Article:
Standard and assisted braking tuber in one device

      In recent years, the use of assisted braking tubers has dominated sport and alpine climbing. Its advanced safety reserves, which result from its assisted braking when arresting a fall, makes the use of this type of device especially advisable. For this reason the Alpine Associations of Germany, Austria and Switzerland (DAV, ÖAV, SAC) recommend the use of assisted braking tubers.

      Nevertheless, there are applications (particularly in alpine climbing) where the use of standard tubers is still advantageous. Especially when secured from a fixed point (belay station), their highly dynamic braking performance may be preferred. Abseiling and belaying the second with a doubled rope is markedly more comfortable with a standard tuber.

      1. Belaying the first lead climber in assisted braking guide mode

      2. Belaying from an anchor point in guide mode
      3. Belaying the first lead climber in guide mode

      What is assisted braking guide mode?

      Added safety! In principle, a so-called assisted braking tuber works exactly like normal tubular belay devices, even if the shape does not always suggest it.

      These devices have a mechanism which, in the event of a fall, creates such strong friction that the rope can no longer run through. Therefore catching a fall is less dependent on the belayer's manual force. Assisted braking tubers offer significantly higher safety reserves than standard tubers. However, it is vital to always follow the manufacturer's instructions regarding the carabiners to be used and the permitted rope diameter. The extremely high braking performance can only be guaranteed if the correct rope diameter is used. The thicker the rope, the greater the friction generated and thus the effective braking of the rope. Nevertheless, the brake-side hand principle must of course also be adhered to when using an assisted braking tuber. It should be noted that due to the enormously high braking performance of the assisted braking tuber on the rope, a dynamic belaying technique should always be utilized. As suggested by the EN 15151-2 standard, our assisted braking tubers are also tested as manual braking devices. However, this is not mandatory and each manufacturer has its own policy on this issue.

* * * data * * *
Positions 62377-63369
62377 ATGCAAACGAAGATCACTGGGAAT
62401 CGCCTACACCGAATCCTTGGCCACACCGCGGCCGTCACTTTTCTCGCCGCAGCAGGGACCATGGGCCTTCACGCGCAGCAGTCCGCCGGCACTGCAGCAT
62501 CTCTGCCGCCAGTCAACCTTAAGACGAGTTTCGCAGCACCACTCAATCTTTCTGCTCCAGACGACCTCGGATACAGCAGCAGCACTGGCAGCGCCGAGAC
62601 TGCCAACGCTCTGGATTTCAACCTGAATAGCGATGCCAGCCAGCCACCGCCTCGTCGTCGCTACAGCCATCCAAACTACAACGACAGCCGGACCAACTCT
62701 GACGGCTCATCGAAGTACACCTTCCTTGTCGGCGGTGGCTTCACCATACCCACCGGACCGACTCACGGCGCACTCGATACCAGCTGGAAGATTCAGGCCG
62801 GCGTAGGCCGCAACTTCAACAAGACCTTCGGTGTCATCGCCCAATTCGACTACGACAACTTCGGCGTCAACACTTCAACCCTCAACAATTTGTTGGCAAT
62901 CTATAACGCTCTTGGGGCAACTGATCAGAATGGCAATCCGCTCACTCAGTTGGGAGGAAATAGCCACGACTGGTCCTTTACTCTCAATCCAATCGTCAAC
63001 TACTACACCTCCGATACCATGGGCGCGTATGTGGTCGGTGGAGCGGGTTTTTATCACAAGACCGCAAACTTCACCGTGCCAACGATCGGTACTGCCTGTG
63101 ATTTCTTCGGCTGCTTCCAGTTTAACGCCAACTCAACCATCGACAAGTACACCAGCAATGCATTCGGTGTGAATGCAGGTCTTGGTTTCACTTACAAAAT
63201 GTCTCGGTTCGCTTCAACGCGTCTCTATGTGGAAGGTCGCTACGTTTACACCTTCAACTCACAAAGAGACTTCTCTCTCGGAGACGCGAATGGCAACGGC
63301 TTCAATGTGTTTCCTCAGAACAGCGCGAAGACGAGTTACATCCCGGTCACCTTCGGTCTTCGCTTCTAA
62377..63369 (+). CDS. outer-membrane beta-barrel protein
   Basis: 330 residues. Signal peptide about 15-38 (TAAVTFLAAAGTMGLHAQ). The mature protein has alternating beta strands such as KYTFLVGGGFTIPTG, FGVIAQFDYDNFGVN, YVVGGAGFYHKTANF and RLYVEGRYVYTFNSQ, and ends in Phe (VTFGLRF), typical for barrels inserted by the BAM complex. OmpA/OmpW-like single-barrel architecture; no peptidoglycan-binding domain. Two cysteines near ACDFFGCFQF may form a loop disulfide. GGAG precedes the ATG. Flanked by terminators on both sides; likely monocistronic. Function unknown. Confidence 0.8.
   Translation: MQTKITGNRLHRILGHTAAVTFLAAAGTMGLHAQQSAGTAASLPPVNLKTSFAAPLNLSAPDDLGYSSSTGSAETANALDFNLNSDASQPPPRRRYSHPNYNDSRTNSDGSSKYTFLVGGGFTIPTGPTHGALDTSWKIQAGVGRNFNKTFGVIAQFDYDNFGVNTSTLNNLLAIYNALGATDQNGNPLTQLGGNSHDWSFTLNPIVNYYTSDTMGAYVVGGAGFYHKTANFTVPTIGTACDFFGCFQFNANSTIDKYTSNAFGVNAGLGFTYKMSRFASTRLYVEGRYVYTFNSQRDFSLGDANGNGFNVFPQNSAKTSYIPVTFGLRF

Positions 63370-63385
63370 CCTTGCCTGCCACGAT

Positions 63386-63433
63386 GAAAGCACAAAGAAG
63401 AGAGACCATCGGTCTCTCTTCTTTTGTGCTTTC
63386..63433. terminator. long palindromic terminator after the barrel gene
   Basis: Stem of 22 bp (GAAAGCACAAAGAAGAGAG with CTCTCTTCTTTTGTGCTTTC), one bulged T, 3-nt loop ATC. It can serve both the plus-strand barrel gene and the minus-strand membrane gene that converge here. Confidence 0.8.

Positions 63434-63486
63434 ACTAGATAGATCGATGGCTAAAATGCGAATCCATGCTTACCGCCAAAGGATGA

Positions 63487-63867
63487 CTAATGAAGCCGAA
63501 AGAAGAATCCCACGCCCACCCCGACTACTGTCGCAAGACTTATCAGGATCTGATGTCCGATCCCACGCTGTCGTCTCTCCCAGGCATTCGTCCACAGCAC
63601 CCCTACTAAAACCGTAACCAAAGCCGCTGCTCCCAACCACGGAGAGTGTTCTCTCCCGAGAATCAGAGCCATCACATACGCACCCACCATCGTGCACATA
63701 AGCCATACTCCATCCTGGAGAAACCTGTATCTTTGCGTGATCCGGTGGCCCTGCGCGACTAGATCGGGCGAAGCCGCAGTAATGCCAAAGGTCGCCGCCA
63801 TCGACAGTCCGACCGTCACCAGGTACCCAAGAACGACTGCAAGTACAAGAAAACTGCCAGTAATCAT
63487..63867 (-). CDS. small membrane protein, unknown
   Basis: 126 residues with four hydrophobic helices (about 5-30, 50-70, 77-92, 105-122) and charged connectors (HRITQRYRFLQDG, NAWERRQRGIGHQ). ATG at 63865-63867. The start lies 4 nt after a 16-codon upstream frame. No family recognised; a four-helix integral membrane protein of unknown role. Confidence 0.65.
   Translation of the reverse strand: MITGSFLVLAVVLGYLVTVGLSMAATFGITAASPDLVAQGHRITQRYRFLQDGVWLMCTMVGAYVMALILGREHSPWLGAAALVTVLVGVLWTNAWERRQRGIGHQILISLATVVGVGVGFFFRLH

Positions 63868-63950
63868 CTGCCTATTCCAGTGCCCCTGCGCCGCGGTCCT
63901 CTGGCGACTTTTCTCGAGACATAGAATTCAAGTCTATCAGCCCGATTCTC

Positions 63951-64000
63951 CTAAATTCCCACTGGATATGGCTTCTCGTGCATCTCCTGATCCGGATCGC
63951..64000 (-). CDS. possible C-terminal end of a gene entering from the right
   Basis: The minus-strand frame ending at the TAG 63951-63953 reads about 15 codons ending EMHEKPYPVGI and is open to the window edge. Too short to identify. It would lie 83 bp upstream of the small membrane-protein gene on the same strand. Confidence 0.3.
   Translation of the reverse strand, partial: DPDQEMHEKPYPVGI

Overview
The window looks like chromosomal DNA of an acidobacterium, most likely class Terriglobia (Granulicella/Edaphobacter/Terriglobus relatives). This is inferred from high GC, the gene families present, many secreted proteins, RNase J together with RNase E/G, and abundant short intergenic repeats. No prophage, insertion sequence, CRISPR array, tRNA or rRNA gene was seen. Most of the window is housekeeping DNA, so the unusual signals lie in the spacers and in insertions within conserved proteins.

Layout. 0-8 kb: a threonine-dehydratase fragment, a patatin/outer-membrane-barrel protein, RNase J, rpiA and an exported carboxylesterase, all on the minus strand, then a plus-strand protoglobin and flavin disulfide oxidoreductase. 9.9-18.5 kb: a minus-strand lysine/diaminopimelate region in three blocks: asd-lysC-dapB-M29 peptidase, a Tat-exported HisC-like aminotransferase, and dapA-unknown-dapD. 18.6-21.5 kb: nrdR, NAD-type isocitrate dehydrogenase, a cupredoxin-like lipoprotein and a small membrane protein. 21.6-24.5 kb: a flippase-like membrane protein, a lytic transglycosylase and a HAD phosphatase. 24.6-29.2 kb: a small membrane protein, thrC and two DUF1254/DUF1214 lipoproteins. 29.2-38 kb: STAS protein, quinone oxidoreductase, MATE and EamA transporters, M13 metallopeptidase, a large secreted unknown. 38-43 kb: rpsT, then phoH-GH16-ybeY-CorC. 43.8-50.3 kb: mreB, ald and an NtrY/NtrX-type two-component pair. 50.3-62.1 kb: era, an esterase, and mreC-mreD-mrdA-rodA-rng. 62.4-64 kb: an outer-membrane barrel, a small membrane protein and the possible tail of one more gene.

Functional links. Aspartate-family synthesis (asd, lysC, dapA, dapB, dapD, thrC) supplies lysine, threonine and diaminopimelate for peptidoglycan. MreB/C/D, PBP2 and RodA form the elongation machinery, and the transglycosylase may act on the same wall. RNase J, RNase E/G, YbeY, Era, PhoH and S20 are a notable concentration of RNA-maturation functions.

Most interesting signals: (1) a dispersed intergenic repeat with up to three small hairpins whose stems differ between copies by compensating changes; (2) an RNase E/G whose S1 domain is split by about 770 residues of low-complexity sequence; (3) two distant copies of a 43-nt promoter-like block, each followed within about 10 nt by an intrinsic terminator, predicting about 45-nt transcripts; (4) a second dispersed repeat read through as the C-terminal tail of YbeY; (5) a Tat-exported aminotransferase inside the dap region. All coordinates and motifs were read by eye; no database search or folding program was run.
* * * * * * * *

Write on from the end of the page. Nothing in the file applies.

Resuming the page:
• Very high safety reserves due to higher braking performance
      • Less hand braking force required
      • Intuitive to use
      • Allows quickly giving slack
      • Suitable for use with half ropes and twin ropes (depending on model)
      • Minimal kinks in rope


      • Dynamic belaying only possible via body dynamics
      • Handling requires practice

      What is the guide mode?

      According to the German Alpine Club (DAV), standard tubers are now by far the most used belay devices. All EDELRID tubular belay devices confrom to the stipulated values in the EN 15151-2 standard. Even today, standard tubers basically correspond to the original Sticht plate. Many climbers still talk about belay plates when using tubular devices. The braking performance works on the double-bend principle. The rope is thus bent twice: once around the carabiner and once downwards on the device. Friction increases the braking performance to the extent that a belayer can manually arrest a fall. However, in a tubular belay device the brake performance increase only works if the brake-side of the rope is held downwards and therefore the second bend is created. A misuse of the device can be extremely dangerous with drastic consequences. If the brake-side of the rope is released or held above or in front of the tuber, the belayer has hardly any chance of holding the rope in the event of a fall and can no longer prevent the lead climber from falling to the ground...
      The big advantage of standard tubers is that they are dynamic. This means that a section of the rope is still running through the device until the fall is compeletely arrested. With a little practice, it is therefore possible to belay very dynamically with standard tubers.
      This means if the lead climber falls, they will do so more softly. In addition, these devices allow quick paying out and quickly taking up slack.


      • Universal application (depending on model)—belaying a leader, bringing up a second, body belay
      • Optimal dynamic belaying
      • Easy to use
      • Minimal kinks in rope
      • Lightweight
      • Perfect for abseiling with single and double ropes
      • Does not damage rope


      • Does not block automatically (belaying error can have fatal consequences)
      • Braking performance affected by rope diameter—and condition
      • Certain devices have less braking performance/ require greater braking hand force

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